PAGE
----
Aite Group’s study finds that 73% of executives believe cybercrime will pose a severe threat to ATM security in three years’ time.
Boston, November 29, 2016 - According to the latest Aite Group study, 68% of U.S. executives currently rank ATM skimming a severe threat. As EMV cards are issued and ATMs are upgraded to accept EMV chip transactions, some of this type of fraud should decrease. But this is only one major type of fraud. Other parts of the world where EMV was rolled out many years ago have been experiencing significant threats not yet directed toward the U.S. market. As the U.S. shifts toward EMV-compliant ATMs and fraudsters evolve to new methods, FI executives anticipate that cybercrime will eclipse skimming as the greatest threat to ATM security.
“Organized hacking and malware threats have resulted in huge losses overseas; FIs in the U.S. must be proactive in preparing to protect ATMs,” warns Aite Group senior analyst Shirley Inscoe. “Determine the vulnerabilities present in your current machines as well as the networks your FI participates in.”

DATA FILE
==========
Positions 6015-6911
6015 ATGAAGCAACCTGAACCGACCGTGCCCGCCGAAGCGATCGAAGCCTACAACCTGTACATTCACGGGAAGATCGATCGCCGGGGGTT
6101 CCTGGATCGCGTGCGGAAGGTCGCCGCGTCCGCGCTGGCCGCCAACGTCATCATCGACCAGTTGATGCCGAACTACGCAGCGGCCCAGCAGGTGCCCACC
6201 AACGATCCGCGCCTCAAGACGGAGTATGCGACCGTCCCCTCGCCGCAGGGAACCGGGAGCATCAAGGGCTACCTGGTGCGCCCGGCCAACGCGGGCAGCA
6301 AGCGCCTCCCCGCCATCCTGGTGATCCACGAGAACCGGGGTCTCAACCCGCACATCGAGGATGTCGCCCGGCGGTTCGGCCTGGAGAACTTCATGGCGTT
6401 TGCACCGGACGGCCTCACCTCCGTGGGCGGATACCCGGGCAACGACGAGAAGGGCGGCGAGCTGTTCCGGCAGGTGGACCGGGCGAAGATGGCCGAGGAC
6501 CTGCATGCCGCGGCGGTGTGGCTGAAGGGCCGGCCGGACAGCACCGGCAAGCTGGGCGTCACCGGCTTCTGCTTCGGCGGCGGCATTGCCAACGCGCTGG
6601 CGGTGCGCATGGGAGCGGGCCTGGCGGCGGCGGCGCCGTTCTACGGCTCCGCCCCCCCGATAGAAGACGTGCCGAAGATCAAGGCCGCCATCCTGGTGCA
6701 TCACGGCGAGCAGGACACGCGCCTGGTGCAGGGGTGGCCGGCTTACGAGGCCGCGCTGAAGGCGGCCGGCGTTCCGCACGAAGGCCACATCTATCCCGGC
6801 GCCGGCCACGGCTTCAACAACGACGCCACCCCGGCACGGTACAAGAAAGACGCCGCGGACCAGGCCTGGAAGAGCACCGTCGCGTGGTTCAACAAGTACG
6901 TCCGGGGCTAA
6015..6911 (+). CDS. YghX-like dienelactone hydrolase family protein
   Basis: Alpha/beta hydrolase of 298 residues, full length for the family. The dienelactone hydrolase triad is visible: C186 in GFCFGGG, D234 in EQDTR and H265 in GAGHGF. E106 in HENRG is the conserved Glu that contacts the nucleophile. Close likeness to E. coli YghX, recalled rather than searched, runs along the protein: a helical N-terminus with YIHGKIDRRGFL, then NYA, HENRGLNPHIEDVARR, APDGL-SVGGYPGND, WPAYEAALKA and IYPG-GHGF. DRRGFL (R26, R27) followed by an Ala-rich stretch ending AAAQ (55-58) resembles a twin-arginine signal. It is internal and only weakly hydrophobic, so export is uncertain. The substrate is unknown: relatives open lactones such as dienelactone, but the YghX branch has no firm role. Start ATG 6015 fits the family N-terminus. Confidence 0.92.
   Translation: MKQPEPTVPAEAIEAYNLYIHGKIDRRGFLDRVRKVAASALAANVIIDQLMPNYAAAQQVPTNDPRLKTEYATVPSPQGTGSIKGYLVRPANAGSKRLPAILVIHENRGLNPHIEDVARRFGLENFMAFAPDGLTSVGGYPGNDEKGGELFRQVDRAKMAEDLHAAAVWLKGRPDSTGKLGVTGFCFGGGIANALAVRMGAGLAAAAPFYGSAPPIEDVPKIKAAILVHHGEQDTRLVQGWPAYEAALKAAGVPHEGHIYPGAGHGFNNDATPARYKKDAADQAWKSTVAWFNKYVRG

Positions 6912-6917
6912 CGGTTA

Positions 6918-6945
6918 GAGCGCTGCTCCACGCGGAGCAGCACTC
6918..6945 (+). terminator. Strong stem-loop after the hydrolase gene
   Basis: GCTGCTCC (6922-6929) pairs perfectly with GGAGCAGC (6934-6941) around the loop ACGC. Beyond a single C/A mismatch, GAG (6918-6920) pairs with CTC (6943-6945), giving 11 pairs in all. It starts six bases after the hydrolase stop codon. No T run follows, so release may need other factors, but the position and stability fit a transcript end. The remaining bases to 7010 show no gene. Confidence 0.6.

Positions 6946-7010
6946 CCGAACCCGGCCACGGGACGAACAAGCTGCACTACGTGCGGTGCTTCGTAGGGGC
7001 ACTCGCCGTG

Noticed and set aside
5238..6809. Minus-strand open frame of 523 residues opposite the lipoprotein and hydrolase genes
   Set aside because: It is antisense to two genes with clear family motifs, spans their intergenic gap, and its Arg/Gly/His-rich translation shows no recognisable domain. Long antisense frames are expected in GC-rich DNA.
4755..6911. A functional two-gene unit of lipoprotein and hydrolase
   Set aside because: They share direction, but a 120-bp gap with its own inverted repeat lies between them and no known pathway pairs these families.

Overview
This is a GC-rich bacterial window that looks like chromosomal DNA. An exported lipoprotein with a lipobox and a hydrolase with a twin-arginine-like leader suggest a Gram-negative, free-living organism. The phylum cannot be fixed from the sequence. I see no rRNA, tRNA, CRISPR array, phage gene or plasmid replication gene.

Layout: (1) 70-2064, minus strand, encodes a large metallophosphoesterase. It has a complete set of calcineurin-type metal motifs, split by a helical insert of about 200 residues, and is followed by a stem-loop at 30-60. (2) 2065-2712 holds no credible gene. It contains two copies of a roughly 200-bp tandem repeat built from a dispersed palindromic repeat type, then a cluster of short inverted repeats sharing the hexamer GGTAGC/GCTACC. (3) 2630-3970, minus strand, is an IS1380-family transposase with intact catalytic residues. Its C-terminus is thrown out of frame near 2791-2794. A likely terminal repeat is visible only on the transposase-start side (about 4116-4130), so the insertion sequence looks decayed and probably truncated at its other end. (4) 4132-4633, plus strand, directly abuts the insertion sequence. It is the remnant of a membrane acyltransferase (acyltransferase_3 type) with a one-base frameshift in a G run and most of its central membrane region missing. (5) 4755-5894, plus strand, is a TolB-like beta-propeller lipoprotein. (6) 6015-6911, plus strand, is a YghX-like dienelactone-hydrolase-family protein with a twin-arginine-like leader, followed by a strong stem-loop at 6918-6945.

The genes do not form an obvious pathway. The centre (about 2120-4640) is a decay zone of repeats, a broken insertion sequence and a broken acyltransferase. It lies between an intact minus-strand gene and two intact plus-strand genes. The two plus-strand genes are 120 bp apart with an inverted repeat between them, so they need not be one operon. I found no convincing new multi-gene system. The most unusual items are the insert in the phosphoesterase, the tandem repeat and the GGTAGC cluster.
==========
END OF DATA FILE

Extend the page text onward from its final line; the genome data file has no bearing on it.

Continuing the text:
Aite Group’s latest report, ATM Fraud: Increasingly Organized, explores the current fraud environment in the United States as well as some of the threats financial institutions must prepare for. It is based on a Q4 2016 Aite Group survey of 63 executives at U.S. financial institutions.
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About Aite Group:
Aite Group is a global research and advisory firm delivering comprehensive, actionable advice on business, technology, and regulatory issues and their impact on the financial services industry. With expertise in banking, payments, insurance, wealth management, and the capital markets, we guide financial institutions, technology providers, and consulting firms worldwide. We partner with our clients, revealing their blind spots and delivering insights to make their businesses smarter and stronger. Visit us on the web and connect with us on Twitter and LinkedIn.